Single-board computers have become quite popular in the past decades due to their ability to be used in the development and learning process for beginners. A single board computer is nothing but a single circuit board but works as a complete computer equipped with a microprocessor, a memory and input/output, along with multiple other features. Single board computers were initially used as demonstration and development systems for various industries. Contrasting to a standard desktop computer, single board computers are usually not dependent on expansion slots for expansion or basic functions.
Although there are a large number of single board computers available, Arduino and Raspberry Pi are two of the most popular devices. They have become quite popular among students and professionals alike, along with amateurs and hobbyists. Each board has its pros and cons and professionals know precisely when and where to use which board and when to switch to the other. But programmers who are just beginning to create projects often feel confused between the two, and usually stay indecisive on which board to learn and use for their projects.
Although it is the size of a credit card, the Raspberry Pi (series) is a fully functional computer, as it has dedicated memory, graphics card, and a processor. The board can even run the Linux OS (specially designed version), and it is easy to install in most Linux software. The boards were developed by the Raspberry Pi Foundation to encourage basic computer science learning in schools, along with developing countries. Even though designed for just teaching, the boards have become popular more than predicted and have been used in high-end applications such as robotics.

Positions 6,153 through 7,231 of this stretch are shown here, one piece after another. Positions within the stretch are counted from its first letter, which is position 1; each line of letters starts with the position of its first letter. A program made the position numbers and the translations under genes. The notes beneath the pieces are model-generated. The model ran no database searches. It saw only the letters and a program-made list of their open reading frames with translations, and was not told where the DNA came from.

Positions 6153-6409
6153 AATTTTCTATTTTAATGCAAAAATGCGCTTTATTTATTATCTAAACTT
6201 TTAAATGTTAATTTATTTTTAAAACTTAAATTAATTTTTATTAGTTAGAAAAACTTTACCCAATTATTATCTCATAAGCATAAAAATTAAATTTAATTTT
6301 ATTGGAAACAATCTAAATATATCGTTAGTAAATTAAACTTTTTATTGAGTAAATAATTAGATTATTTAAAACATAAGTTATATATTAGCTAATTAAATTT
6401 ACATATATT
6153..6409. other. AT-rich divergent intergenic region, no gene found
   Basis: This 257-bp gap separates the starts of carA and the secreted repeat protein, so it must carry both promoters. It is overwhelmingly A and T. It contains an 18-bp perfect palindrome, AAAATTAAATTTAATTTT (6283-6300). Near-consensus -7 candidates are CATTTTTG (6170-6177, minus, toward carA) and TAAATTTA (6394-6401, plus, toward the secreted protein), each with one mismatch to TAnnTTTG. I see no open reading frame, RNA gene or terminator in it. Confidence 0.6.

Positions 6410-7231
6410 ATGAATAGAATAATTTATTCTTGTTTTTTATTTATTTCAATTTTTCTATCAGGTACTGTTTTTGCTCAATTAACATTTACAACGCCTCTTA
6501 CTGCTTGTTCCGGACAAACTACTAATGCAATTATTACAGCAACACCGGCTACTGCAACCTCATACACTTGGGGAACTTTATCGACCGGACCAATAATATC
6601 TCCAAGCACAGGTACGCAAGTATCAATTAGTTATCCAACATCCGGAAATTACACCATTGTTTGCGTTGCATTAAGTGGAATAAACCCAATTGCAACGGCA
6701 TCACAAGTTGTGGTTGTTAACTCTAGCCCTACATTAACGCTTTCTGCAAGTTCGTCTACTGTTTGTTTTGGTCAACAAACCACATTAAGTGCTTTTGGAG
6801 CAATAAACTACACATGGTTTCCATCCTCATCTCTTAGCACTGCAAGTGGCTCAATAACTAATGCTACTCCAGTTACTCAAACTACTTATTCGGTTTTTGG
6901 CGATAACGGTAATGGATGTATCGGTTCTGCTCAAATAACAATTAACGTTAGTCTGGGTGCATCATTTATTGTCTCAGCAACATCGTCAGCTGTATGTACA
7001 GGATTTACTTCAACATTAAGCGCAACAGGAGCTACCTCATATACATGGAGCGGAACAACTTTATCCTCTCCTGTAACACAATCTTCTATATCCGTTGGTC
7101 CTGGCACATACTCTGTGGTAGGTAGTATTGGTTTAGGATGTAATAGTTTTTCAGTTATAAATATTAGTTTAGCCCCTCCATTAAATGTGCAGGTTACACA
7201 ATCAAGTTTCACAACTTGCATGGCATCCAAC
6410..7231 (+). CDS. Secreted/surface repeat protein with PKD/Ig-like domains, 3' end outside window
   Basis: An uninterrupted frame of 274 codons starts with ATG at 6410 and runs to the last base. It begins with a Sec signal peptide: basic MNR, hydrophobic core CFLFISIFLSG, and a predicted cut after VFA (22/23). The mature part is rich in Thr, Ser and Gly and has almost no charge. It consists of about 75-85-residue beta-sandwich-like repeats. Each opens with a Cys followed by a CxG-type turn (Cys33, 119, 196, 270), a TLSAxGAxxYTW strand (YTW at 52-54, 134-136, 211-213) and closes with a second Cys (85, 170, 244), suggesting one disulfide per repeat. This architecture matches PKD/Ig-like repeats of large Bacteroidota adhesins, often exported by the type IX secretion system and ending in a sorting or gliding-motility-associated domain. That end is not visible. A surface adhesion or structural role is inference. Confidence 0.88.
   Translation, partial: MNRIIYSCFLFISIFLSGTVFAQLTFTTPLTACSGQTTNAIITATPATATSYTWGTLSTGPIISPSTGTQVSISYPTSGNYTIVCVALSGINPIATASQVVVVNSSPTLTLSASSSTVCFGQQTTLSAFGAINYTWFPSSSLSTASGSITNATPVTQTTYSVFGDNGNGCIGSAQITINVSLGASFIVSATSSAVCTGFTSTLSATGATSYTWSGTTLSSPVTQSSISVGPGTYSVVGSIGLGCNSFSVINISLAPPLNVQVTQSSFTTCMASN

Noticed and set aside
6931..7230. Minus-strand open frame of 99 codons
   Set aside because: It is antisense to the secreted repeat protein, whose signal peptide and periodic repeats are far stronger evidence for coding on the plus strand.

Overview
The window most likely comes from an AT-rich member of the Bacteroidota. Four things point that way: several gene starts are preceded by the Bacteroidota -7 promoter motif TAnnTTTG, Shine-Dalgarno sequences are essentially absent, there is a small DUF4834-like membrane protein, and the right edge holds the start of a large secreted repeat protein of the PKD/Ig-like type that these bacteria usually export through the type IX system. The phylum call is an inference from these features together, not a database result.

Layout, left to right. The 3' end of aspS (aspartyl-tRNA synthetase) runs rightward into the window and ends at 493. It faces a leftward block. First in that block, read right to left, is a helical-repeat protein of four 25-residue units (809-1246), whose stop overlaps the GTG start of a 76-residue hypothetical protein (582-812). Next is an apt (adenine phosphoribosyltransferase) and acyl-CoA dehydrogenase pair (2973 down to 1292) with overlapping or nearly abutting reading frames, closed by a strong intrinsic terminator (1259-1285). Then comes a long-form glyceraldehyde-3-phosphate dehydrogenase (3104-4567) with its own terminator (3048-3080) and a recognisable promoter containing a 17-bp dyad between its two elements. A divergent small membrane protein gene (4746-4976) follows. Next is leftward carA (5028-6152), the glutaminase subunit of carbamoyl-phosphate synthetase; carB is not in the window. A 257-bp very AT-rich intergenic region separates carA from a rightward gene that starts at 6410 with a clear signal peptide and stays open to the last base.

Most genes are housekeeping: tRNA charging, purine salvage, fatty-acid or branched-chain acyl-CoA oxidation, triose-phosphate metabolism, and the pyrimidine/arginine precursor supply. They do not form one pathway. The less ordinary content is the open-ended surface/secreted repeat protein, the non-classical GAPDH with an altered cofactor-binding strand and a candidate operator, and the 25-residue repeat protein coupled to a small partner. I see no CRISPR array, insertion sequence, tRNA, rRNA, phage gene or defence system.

Arduino is a single board computer consisting of three major features. The first one being the Hardware prototype platform, the second is Arduino language and last but not the least Integrated Development Environment (IDE) & libraries. An Arduino board is more of a micro-controller rather than a full-fledged computer. An Arduino board cannot run an operating system, but the code can be written and executed as their permanent software program interprets it. The primary function of the Arduino board is to interface with secondary devices and sensors, which makes it ideal for projects which require minimal complexity and just function on the sensor or manual inputs.